MSU Students Find Success 84,000 Feet Above Earth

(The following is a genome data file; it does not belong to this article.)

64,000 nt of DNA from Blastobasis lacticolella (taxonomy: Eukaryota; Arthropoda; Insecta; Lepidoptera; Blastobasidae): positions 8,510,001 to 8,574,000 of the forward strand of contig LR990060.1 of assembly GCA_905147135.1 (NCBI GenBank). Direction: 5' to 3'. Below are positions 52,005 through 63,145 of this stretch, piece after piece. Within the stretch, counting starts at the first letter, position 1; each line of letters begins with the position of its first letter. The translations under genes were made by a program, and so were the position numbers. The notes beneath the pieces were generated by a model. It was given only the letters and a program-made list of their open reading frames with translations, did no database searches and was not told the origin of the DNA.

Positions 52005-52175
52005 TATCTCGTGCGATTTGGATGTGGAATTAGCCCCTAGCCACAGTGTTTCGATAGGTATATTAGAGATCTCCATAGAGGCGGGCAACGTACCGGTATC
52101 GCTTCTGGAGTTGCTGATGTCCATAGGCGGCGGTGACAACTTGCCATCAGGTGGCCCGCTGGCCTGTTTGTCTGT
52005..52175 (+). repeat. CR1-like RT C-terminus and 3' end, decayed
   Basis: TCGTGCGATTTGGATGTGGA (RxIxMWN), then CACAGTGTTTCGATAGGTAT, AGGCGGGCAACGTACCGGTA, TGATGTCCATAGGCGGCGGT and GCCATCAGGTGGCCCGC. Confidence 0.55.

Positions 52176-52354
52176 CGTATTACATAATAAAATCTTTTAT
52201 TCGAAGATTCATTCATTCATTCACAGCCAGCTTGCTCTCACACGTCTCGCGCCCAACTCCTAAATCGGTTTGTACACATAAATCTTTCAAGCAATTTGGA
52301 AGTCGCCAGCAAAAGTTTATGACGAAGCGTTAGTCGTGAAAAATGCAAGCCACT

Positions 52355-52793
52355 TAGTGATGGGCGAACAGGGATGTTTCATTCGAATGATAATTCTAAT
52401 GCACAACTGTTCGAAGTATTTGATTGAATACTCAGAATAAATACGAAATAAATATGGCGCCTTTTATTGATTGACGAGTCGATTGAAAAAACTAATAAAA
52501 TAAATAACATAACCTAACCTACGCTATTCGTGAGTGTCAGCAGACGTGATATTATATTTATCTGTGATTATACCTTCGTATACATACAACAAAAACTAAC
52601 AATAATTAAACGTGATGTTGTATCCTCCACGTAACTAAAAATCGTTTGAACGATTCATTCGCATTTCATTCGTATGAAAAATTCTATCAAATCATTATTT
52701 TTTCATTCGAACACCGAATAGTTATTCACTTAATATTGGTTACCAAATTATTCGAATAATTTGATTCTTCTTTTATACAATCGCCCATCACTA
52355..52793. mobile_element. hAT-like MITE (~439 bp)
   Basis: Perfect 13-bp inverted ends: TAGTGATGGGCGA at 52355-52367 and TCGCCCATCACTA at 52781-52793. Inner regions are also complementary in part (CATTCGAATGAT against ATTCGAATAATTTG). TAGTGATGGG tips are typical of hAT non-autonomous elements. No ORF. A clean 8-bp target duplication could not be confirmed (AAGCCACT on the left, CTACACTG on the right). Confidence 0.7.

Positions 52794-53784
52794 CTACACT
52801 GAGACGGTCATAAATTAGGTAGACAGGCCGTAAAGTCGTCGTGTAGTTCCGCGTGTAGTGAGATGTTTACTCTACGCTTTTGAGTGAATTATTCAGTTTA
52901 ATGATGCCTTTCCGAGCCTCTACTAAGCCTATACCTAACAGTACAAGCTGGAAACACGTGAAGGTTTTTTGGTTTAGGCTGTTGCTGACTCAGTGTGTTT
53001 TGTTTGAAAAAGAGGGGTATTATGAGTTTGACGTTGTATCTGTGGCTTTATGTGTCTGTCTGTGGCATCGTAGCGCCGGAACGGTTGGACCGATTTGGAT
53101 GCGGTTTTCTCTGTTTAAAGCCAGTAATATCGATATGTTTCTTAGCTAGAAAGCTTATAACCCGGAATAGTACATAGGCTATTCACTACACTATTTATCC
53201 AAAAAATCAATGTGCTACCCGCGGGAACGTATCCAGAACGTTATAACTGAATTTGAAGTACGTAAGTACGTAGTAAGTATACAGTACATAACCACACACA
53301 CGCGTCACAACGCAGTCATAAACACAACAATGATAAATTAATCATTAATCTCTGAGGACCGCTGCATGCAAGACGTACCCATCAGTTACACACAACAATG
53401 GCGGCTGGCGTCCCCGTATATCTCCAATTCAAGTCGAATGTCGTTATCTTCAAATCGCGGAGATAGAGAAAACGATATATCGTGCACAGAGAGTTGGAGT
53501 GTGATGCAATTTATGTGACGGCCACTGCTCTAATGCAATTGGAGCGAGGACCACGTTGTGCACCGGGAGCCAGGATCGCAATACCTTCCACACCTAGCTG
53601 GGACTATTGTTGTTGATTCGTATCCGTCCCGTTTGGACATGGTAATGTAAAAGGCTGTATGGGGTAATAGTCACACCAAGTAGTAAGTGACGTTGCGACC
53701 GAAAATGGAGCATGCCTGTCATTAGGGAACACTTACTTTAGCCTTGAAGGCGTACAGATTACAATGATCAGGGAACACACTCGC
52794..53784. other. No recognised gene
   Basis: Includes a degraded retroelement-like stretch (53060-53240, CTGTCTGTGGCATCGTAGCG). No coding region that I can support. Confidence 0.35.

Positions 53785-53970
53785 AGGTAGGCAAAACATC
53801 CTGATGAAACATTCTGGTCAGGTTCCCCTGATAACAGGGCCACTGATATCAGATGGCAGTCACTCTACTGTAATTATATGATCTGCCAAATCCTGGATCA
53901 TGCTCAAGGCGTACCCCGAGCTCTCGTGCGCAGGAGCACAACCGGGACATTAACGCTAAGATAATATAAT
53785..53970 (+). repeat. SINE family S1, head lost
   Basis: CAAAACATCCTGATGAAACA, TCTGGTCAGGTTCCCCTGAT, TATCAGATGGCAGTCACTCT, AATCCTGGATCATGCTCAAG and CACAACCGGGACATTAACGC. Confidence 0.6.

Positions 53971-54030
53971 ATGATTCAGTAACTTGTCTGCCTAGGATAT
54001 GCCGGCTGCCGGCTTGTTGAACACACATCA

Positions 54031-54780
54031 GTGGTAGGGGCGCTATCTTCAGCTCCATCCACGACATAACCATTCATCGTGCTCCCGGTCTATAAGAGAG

Montana State University students have found a way to gather more information from the edge of space, a historic feat they plan to share with students across the country, according to officials with the Montana Space Grant Consortium. The accomplishment that could result in a nation-wide study of a solar eclipse proved itself when students launched a high-altitude helium weather balloon from the Harlowton Airport on April 19, said Berk Knighton, flight director for the consortium’s BOREALIS program. As high-altitude, helium-filled weather balloons rise, they expand as air pressure decreases. A latex weather balloon the size of a Volkswagen Beetle on the ground can stretch to the size of a small house at 100,000 feet. When the balloon eventually pops, the scientific instruments it carries plummet back to Earth where they are retrieved and their data extracted. Until the MSU student innovations, there was no way to make a balloon “hover” in the atmosphere. For the scientific instruments onboard, it was a quick trip up and a quick trip down. Now, because of the student-built valve that releases helium, balloons won’t pop automatically as they near the upper limits of the Earth’s atmosphere. Instead, the balloons will hover at an altitude of the students’ choosing. The balloon that was launched from Harlowton hovered at an altitude of 84,000 feet for 15 minutes and could have gone much longer, Knighton said. Because of student-designed computer systems, the students told the balloon how long and high to fly before commanding a tiny tethered dart to pop the latex. “We believe this is the first time that a student-designed device of this type was used to achieve float,” Knighton said. The MSU achievement will allow students to conduct new experiments because they will have more time to collect data from the near-space environment, Knighton said. At 84,000 feet, MSU’s balloon was above 98 percent of the Earth’s atmosphere. MSU students typically use latex weather balloons to gather information about such things as radiation, temperature and pressure.

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